A leading charity is calling on the Tory Government to exempt home carers from the controversial cap on social security benefits.
Carers UK says people who care for elderly and disabled loved-ones, and whom are already “struggling to make to ends meet”, are being “unfairly penalised” by the policy.
The call comes as the Government prepares to respond to a High Court ruling, which found that the benefit cap unlawfully discriminates against disabled claimants and their carers.
The DWP did not contest the ruling, but Carers UK say families are being “left in limbo” because the Government has yet to implement the ruling. Delays or a failure to comply with the ruling will result in carers facing even greater financial hardship, they say.
The cap on benefits is currently set at £500 a week for couples and single parents whose children live with them, falling to £350 a week for single adults who don’t have children, or whose children don’t live with them. However, this is set to be reduced to £20,000 a year outside London and £23,000 in the capital in April.
There are currently around 1,400 Carers Allowance claimants subject to the benefit cap, but this is likely to rise when the cap is lowered.
Heléna Herklots, Chief Executive of Carers UK, said: “Two months have passed since the High Court ruled that the benefit cap unlawfully discriminates against disabled people and their carers.
“Whilst the Government considers its position on the ruling, carers continue to be unfairly penalised by this policy.
“The benefit cap places a further strain on the incomes of carers, many of whom are already facing serious financial hardship and struggling to make to ends meet as a result of their caring role.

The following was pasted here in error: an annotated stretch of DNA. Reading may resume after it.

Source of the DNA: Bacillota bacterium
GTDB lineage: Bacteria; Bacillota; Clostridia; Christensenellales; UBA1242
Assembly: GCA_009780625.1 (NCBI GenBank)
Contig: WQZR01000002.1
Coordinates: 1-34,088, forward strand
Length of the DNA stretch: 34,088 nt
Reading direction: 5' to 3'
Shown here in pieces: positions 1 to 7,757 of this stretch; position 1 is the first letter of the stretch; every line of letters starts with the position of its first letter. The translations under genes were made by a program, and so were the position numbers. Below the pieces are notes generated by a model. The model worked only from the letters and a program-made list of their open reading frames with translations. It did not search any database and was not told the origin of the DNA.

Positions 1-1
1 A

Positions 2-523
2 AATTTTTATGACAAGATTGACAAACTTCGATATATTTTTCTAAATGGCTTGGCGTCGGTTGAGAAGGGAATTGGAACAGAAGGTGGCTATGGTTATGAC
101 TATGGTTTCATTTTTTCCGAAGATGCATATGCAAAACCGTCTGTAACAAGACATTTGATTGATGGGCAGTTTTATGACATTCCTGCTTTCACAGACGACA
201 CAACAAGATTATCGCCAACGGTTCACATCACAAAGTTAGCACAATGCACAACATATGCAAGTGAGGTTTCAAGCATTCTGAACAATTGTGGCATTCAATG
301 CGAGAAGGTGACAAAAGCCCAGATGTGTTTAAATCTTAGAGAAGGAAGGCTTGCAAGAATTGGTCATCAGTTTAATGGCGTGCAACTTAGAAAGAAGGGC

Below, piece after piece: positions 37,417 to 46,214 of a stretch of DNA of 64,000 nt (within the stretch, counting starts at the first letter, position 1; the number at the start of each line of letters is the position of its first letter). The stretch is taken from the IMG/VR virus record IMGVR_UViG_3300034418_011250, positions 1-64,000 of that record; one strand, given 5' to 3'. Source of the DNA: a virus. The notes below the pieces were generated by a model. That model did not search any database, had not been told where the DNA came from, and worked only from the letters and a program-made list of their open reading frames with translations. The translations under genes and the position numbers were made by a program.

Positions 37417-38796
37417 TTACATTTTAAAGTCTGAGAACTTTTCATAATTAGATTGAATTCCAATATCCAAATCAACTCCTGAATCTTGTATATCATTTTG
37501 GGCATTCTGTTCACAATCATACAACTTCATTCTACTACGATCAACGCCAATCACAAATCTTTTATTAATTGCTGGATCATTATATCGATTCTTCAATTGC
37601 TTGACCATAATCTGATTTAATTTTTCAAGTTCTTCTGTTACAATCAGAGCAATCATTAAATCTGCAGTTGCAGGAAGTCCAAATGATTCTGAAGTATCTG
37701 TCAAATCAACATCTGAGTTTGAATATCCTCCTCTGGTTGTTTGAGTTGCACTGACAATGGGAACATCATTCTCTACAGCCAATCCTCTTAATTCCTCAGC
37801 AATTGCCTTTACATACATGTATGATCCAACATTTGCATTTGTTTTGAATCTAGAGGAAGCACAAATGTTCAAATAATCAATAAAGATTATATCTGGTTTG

“People who are providing full-time care to a loved one are finding it near-on impossible to cover the extra costs of the benefit cap.
“Carers contribute so much to society, indeed the value of their support is worth £132 billion to the UK economy every year. Subjecting those who provide unpaid care to the benefit cap is unfair and inconsistent with the Government’s own aim for the policy.
“The DWP must act now to enforce the High Court’s decision and amend legislation to ensure carers are no longer penalised by this unfair policy.”
The Government is facing mounting opposition to the benefit cap. Labour MP Frank Field, who also chairs the Commons Work and Pensions Committee, has written to the Minister for Welfare Reform Lord Freud, calling for parents caring for adult children with a disability to be exempt.
And the House of Lords are about debate an amendment to the Welfare Reform and Work Bill, which if implemented would exempt those in receipt of Carers Allowance from cap.